HB76 & SB76, The Property Tax Independence Act
Frequently Asked Questions (FAQs)
First, let’s look at the basic philosophy of HB76 & SB76, The Property Tax Independence Act.
A simple substituting of property tax with a sales and use tax (SUT) as some lawmakers have suggested will not be effective at solving the education finance problem in Pennsylvania. Former Governors' recommendations (and everyone else who recommends a similar idea) of raising the sales tax rate just to reduce property taxes a bit is a valueless recommendation. Like the failed Act 1, this proposal and others like it are all the same - they just throw different money at the problem. They incorporate nothing that fixes any of the causes of the current public school financing meltdown, do nothing to discipline out of control spending, and do nothing to improve economic conditions, restore homeownership, or address any of the already incurred severe financial problems facing our schools and the Commonwealth.
The authors of HB76 & SB76, The Property Tax Independence Act, are sensitive to the philosophical underpinnings of this plan, as evidenced by the history of the development of this legislation formerly over many years. The primary reason for primarily utilizing an expanded sales tax base to solve the property tax problem is first and foremost a financial reason; this is built on the premise that to ELIMINATE the school property tax in order to restore home ownership we must have the following:
• A predictable revenue stream that will grow with economic activity so that when designed properly (as it is in The Property Tax Independence Act) it will never again require an increase in the tax rate.
• A revenue stream that is the most broad-based possible so that:
- The financial burden is the lowest possible for all our citizens.
- The most people possible contribute to the tax because it is for the purpose of public education which is a Constitutional obligation for the benefit of all.
- Is the most flexible possible so that people have a choice in how they contribute (when they buy, what they buy).
• A revenue stream that has the economic capacity to replace the current taxes used for paying for education costs. This criteria is ONLY met with the sales tax, and when one considers the fact that the sales tax was implemented by the Legislature in 1953 for the stated reason that it has to be the mechanism to provide the state's share of Public Education costs AND that the name of the sales tax in law today remains, "The PA Education Sales Tax", it makes good sense to use that tax as the primary funding source.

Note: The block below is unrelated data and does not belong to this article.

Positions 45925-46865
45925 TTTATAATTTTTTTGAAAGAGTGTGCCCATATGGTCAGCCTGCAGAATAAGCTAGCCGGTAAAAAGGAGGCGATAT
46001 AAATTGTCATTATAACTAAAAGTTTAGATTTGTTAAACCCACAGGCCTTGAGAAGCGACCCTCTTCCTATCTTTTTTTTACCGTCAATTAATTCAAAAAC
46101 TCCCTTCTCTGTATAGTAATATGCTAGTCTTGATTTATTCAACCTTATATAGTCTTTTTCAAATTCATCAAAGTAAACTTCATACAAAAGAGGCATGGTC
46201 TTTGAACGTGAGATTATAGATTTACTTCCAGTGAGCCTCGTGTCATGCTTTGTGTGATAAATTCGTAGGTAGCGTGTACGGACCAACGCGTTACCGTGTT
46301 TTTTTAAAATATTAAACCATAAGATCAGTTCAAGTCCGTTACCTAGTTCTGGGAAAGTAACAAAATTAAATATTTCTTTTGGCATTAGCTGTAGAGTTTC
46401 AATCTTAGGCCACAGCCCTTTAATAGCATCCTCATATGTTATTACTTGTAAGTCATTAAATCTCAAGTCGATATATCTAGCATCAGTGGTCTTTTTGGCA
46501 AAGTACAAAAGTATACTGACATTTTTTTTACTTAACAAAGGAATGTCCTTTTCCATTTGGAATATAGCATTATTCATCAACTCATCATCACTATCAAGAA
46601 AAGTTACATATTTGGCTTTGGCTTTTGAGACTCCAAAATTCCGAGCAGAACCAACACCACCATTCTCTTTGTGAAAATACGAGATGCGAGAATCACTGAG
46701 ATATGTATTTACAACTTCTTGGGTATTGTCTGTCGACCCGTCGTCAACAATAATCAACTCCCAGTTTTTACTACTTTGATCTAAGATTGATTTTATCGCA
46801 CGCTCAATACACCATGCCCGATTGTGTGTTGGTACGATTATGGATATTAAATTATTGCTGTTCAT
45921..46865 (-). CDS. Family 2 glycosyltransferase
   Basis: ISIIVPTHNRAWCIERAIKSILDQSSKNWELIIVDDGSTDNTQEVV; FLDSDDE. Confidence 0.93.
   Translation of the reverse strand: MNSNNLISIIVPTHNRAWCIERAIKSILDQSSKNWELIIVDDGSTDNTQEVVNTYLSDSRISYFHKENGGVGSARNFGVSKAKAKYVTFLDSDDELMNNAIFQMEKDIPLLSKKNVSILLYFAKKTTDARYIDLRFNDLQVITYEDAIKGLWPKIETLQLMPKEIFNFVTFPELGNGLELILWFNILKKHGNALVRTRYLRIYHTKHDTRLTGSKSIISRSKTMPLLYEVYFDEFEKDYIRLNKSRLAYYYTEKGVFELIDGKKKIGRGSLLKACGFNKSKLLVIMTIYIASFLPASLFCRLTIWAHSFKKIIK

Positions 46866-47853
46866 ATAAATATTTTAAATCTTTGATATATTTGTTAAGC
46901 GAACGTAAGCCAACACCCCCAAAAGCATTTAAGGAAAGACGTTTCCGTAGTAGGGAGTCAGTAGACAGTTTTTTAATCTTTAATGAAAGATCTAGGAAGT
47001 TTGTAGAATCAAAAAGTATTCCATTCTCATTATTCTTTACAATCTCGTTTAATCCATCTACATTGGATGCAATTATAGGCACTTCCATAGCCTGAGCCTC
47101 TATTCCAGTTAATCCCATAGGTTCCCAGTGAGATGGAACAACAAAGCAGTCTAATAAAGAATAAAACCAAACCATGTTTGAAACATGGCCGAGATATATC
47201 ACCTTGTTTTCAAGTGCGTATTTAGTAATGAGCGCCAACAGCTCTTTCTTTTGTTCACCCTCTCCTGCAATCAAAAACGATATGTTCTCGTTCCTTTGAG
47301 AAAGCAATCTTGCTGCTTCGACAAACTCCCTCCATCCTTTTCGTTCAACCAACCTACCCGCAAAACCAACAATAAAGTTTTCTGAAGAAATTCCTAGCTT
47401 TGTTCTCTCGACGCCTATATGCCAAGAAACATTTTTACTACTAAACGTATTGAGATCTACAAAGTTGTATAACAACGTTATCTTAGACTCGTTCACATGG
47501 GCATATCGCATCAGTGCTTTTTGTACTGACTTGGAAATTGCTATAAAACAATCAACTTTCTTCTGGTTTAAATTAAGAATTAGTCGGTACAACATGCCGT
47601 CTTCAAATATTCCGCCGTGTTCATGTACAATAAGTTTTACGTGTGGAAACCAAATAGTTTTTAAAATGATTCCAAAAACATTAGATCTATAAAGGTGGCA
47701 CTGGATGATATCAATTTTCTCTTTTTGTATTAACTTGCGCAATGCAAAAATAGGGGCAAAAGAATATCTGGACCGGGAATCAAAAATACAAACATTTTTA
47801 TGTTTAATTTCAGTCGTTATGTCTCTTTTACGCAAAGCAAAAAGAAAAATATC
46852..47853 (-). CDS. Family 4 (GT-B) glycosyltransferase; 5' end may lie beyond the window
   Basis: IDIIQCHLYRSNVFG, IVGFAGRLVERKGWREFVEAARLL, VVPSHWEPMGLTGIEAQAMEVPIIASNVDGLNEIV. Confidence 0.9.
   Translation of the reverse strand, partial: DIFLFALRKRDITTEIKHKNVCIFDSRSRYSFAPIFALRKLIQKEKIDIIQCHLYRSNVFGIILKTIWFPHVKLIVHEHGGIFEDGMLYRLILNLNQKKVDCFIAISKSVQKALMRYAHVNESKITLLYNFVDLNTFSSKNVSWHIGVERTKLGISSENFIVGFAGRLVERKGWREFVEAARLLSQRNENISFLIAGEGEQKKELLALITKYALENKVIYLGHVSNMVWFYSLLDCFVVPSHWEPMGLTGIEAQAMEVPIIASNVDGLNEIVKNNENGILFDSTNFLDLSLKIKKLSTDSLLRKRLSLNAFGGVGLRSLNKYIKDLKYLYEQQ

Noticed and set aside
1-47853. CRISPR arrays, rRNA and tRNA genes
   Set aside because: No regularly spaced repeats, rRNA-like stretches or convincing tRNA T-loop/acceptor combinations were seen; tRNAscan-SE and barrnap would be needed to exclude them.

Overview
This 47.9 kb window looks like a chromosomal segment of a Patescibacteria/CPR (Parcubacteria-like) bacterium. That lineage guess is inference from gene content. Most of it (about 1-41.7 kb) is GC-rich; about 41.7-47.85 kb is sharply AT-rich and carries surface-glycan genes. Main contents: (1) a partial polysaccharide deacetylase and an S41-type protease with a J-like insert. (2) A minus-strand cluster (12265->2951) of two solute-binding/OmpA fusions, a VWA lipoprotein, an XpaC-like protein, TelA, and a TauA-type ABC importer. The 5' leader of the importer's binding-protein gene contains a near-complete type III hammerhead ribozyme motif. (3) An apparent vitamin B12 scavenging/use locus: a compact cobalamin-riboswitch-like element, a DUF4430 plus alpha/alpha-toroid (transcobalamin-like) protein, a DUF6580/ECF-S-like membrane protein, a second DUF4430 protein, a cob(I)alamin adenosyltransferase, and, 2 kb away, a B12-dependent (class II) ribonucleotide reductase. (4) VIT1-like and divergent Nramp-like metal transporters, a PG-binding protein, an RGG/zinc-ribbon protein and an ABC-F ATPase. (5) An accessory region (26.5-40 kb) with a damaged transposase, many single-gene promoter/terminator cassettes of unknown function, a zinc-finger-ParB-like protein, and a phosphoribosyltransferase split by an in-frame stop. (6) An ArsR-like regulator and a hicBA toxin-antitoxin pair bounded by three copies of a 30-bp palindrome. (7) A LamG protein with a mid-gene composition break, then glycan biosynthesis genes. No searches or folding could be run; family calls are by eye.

It is, however, important to note that The Property Tax Independence Act is the ONLY comprehensive financial reform plan ever put forward, and to date is the ONLY plan that has been vetted in the public through its predecessor versions, is simple to understand, and fully addresses ALL the problems we have with the current funding system.
While there are those who would argue that The Property Tax Independence Act seems socialistic in nature, the real fact is that the philosophical underpinnings of the plan are painstakingly free market in every element. In fact, it can be argued that the current system of
government education is socialistic in that it provides no real parental choice, takes taxes at will, and through the power of government, can and increasingly does take people's property (their homes and farms) when they cannot afford to pay their "rent". That is truly the pattern of
Much has been written about the plan through its years of development and it has been directly presented to over 50,000 people all across Pennsylvania with the same response in every location - nearly unanimous support.
Below are some of the most frequently asked questions (FAQs) about HB76 & SB76, The Property Tax Independence Act.
Q: How much money is required to fund K-12 public education in Pennsylvania? Who or what entity determines this amount?
A: Current total costs of providing K-12 public education in Pennsylvania is now approximately $24.0 billion/year. This figure is the result of PDE and local districts' financial statements.
Q: The addition of the sales tax on some items currently not taxed has produced opposition to the bill since they believe it will hamper the ability to compete and be profitable. Is this a valid objection?
A: No. As the broadened sales tax will be uniform, any company, whether a Pennsylvania company or an out of state company, that does business in Pennsylvania will be required to collect the sales tax. Also, any Pennsylvania company that provides goods or services to an out of state company that does not require a sales tax on the particular goods or services will not be subject to the sales tax.
Q; Is it true that sales tax rates are lower in border states, prompting many Pennsylvanians to shop out of state?
A: No, it is not true that sales tax rates are lower in states that border Pennsylvania. Almost every border state has sales tax rates already above 6%. For example, some counties in New York have rates as high as 9.75%. In addition, most of the border states also tax a wider range of goods and services or in the case of Delaware, rely on a gross receipts tax on goods and services.
Q: Sales tax (SUT) shifts the burden, probably to businesses and those earning money, and inhibits investment in new businesses which create jobs, which produce the goods and provide the services we need, and which generate the revenue to finance necessary government services. Would centralizing the education bureaucracy then be counter-productive? The sales tax would be crushing, something like 23% and will fall on the same people the property tax does now. The productive people, especially young people looking for jobs, will leave the state as they are now doing and businesses, jobs, products and services will decline.